offer us (other than steep fees), although they seem better suited to the
larger "consultancies" with huge clients.  SAF - well, I'm unaware of
anything SAF (our national voice) has to offer to address the needs of
consultants in particular.  According to the March, 1998, Forestry Source
("Who we are: a look at the SAF membership"), only 3.45% of SAF members are
self employed, and only 14.88% call themselves field foresters.  Ideally
there should be some trickle down from SAF's massive lobbying efforts, long
history and large staff, but no one I've ever talked to outside of SAF's
actual or ex- members has ever heard of them or their efforts, for some
reason.

Apparently, something new is needed to deliver our message, negotiate
solutions to problems, and help people find us here in Massachusetts.  But
how to do this with such a cantankerous, individualistic, naturally
skeptical yet at times quite effective group with no common employer or gag
order and maybe not even a common philosophy of forest management without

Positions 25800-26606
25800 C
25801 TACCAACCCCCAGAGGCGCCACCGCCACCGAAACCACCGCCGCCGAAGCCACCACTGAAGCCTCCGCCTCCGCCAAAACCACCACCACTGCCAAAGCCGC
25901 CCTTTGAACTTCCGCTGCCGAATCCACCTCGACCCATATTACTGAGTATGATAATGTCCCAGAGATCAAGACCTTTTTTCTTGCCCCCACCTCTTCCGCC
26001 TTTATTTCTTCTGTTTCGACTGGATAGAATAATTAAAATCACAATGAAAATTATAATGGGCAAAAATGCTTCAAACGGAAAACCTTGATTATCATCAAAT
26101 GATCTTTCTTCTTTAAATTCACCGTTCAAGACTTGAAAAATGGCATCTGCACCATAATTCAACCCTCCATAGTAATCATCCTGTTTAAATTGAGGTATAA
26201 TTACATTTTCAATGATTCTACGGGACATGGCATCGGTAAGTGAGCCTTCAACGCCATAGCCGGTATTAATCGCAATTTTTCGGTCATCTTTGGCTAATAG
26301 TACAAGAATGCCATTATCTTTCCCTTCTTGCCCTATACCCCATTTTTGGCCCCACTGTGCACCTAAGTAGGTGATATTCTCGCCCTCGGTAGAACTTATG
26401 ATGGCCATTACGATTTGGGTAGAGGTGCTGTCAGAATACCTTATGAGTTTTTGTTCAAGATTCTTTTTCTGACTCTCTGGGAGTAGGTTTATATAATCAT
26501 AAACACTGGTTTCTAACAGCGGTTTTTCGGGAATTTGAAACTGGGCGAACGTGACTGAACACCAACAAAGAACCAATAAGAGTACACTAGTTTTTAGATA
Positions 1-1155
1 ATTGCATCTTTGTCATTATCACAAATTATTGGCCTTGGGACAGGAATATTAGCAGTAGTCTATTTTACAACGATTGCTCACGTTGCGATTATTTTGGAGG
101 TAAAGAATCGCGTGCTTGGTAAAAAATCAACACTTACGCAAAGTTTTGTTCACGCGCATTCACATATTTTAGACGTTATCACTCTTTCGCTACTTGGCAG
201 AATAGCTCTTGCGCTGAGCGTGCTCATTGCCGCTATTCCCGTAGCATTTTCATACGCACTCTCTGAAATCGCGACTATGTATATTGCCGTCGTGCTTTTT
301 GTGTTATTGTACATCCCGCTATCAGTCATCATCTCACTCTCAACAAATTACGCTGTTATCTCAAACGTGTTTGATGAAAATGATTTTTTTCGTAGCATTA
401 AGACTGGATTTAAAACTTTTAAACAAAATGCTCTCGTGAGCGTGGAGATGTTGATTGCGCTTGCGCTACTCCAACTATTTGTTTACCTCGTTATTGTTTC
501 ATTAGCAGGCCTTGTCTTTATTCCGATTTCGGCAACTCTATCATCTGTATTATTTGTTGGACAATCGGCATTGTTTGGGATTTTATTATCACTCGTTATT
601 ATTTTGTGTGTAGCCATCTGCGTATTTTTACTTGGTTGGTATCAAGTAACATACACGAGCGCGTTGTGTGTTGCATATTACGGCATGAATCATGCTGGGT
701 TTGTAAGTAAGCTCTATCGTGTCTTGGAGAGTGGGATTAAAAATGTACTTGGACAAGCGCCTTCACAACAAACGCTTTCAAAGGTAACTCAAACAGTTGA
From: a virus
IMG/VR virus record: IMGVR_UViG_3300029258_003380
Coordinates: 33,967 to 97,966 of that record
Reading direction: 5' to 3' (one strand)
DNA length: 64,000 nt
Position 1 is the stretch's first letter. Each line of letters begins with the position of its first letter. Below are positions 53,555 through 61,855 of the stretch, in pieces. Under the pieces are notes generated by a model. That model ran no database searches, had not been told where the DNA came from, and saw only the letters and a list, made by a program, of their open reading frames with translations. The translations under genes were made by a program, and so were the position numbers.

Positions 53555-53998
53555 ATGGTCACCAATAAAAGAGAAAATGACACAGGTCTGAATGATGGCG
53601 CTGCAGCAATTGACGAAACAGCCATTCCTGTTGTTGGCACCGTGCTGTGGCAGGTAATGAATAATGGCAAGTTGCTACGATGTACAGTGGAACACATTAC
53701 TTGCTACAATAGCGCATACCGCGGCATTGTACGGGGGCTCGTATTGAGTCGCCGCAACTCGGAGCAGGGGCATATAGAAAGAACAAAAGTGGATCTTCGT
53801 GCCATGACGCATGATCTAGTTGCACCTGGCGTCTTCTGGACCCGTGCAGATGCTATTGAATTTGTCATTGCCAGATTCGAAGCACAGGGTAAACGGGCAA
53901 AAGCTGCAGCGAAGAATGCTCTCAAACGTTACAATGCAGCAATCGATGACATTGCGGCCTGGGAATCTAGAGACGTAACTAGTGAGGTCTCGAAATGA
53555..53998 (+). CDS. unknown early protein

cutting into the workweek too much?

The starting point is the fact that we, as private consultants, along with
the industrial foresters, do or should deliver the bulk of silviculturally
defensible forest management services in Massachusetts.  (I'm not saying
that Consultant per se equals far-sighted forestry, or that Industrial
Forester per se equals short-sighted forestry.)  Our primary competition is
not the state at all, but short-term oriented practices that undercut what
we're trying to do.  Our clients are landowners and/or municipalities, land
trusts, etc - i.e. people and organizations with money and political clout
(some more, some less, of course).  As their forest managers, and as
managers of the largest chunk of that resource which provides many public